Objective: To evaluate whether primary care physicians document obesity as a diagnosis and formulate a management plan.
Patients and methods: The Mayo Clinic primary care database was used to identify general medical examinations performed from November 1, 2004, to October 31, 2005, in a primary care clinic for obese patients (body mass index [BMI] equals 30). Data on demographic variables, BMI, comorbidities, documentation of obesity, and obesity management strategy were obtained through the database. Multivariate logistic regression analyses were conducted to estimate multivariate odds ratios (ORs) and 95 percent confidence intervals (CIs).
Results: A total of 9827 patients were seen for a general medical examination. Of the 2543 obese patients, 505 (19.9 percent) had a diagnosis of obesity documented, and 574 (22.6 percent) had an obesity management plan documented. Older patients (OR, 0.97 per year; 95 percent CI, 0.96-0.98) and men (OR, 0.60; 95% CI, 0.47-0.76) were significantly less likely to be diagnosed as having obesity, whereas those with a BMI greater than 35 (OR, 2.54; 95 percent CI, 2.10-3.16), diabetes mellitus (OR, 1.40; 95 percent CI, 1.09-1.78), and obstructive sleep apnea (OR, 2.34; 95 percent CI, 1.79 to 3.07) were significantly more likely to have the diagnosis made. Staff physicians were less likely than residents to document obesity as a diagnosis (OR, 0.55; 95 percent CI, 0.44 to 0.69). Diagnosis of obesity was the strongest predictor of formulation of an obesity plan (OR, 2.39; 95 percent CI, 1.90 to 3.02).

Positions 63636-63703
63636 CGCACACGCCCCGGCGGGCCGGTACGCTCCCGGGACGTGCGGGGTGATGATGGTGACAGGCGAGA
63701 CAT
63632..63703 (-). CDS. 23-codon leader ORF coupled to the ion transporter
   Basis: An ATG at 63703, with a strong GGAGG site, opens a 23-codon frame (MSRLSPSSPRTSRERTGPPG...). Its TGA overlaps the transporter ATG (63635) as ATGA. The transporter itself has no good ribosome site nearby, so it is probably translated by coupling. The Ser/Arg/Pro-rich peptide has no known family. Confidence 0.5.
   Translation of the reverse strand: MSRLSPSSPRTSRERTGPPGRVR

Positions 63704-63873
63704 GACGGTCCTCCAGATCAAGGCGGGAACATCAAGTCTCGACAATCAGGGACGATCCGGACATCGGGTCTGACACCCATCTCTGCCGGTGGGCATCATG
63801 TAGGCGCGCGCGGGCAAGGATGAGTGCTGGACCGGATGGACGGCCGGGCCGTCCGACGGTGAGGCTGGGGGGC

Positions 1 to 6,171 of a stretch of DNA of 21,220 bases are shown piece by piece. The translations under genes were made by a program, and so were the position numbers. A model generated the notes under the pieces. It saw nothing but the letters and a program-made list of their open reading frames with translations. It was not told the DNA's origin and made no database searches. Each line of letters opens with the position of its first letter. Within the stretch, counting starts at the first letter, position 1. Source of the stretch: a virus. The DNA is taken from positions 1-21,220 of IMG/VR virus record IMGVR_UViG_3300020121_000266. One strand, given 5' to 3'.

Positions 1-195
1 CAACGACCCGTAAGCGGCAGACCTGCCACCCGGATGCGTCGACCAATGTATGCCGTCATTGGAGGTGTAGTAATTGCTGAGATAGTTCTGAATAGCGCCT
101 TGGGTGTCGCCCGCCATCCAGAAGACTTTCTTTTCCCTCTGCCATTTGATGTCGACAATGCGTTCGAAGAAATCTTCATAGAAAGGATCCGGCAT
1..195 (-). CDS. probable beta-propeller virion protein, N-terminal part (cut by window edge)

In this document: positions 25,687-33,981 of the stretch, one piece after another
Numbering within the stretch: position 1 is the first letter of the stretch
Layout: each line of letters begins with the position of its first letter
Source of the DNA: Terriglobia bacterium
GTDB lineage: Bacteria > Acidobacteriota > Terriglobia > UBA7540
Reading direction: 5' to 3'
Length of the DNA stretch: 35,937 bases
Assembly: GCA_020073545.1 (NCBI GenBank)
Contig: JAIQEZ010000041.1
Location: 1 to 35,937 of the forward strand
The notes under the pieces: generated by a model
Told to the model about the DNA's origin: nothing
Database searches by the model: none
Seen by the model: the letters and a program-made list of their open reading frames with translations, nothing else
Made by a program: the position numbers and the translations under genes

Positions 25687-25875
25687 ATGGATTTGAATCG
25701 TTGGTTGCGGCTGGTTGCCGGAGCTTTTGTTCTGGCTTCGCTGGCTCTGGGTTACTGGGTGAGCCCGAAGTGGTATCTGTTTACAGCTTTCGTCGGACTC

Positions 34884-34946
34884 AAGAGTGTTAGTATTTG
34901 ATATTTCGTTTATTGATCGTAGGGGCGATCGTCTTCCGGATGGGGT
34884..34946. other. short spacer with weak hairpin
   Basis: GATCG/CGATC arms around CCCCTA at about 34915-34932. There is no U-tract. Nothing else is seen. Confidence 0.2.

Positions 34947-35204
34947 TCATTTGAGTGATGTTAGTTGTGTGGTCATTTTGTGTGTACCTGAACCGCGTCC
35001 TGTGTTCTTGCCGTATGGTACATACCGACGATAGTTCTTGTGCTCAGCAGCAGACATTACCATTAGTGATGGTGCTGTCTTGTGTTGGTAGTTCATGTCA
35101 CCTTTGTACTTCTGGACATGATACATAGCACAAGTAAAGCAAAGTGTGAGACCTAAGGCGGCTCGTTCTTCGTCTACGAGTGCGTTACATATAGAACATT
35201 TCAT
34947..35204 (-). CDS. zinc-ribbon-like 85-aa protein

Conclusion: Most obese patients did not have a diagnosis of obesity or an obesity management plan made by their primary care physician. Diagnosis of obesity results in a higher chance of formulation of an obesity plan.